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    5. John S. Wilkins says,

      As to Sober, this is a perfectly legitimate thought experiment, ...

      Maybe it is but how new is it? Is Sober the first one to think of it in 2012? Is it true that Most modern philosophers have never heard of this thought experiment before and that's why Sober was invited to give it at a very prestigious meeting?

      Come on, John, this is such an old argument that surely we don't have to pay attention to it any more. Besides, the argument works just as well for Flying Spaghetti Monsters as it does for god(s). Why should it only apply to god(s)? Is that logical? Do any philosophers use this thought experiment to make a case for the Devil and an evil, immoral world? Why not?

      Again, you tar a whole discipline because of the way those outside the profession behave.

      Sorry, John Haught was an expert witness at the Dover trial so I naturally assumed he was a philosopher of science. Are any of the other names I mentioned outside of philosophy?

      .... shall I tar biochemistry because of Behe?

      You should, if a large number of biochemists seemed to hold Behe in high regard for presenting good arguments even if they don't agree with them. Or if they claimed that Behe was just presenting thought experiments in order to make biochemists see another side of the argument. And if a substantial percentage of biochemists (say 25%) advanced similar arguments then you would have every right to question the rigor of the discipline.

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    6. Psychics, ghosts, and homeopathy seem to have a good few proposed mechanisms. They get dismissed fairly quickly when the effects can't rise above background noise/placebo effect more than very rarely (which is expected statistically anyway.)

      This leaves two scenarios: these concepts present absolutely zero positive reasons to believe them therefore you shouldn't; these concepts present observable phenomena even if we lack explanations for them.

      The second doesn't really require them to be observable in laboratory conditions so it is rather damning if we haven't managed to find it.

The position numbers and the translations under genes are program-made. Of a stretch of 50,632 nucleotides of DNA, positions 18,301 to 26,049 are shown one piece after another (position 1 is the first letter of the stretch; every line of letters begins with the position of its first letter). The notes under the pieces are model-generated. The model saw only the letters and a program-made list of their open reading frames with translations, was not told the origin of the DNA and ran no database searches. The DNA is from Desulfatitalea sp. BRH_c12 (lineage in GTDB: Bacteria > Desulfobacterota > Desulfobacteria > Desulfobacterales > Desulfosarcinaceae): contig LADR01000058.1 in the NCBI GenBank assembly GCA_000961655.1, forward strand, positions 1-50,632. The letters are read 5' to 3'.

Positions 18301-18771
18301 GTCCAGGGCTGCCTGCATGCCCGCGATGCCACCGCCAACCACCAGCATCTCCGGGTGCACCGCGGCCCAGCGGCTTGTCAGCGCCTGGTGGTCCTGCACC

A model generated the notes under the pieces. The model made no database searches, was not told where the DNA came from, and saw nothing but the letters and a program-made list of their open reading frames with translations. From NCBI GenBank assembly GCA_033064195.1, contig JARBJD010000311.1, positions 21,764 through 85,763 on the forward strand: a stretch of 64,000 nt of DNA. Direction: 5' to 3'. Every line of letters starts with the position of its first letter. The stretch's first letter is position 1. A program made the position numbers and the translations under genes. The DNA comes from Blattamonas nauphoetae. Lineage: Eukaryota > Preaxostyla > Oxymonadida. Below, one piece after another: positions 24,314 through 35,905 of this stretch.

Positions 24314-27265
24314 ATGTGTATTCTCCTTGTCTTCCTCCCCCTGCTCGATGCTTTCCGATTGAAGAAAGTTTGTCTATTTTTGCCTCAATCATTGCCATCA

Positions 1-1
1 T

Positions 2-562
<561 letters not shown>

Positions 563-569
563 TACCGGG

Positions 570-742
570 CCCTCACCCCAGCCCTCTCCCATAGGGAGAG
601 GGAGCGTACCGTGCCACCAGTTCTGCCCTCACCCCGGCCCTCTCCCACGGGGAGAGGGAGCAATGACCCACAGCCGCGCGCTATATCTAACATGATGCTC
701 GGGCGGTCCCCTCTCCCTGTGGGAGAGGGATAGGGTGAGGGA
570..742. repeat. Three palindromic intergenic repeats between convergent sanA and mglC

There is one other important trait to look for in these claims- what is even supposed to be there? As is often the case with supernatural claims the supposed phenomenon often has a lot of popularity even when defined such that there is no phenomenon that anyone could have ever observed. If ghosts are not caught on film, do not cause electrical disturbances, do not move physical objects around, do not manifest to loved ones, and so on, then what DO they do? Are we really just labeling them uncertain because they are defined in an elusive manner but managed to claim a place in the public's heart?

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  10. Hi Larry,

    I only have a B.A. in philosophy, so I'm certainly no specialist in the field. However. I've learned enough to know that philosophers have discovered throughout history that an apparently refuted argument can often be resurrected, by re-examining the premises to see if some other interpretation of them is plausible and results in a different conclusion. This is true not only in regard to philosophy of religion, but to every branch of philosophy. So arguments that were out of favor yesterday may find new life and popularity today. That seems to be what is happening to some extent in the philosophy of religion.

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    1. "That seems to be what is happening to some extent in the philosophy of religion."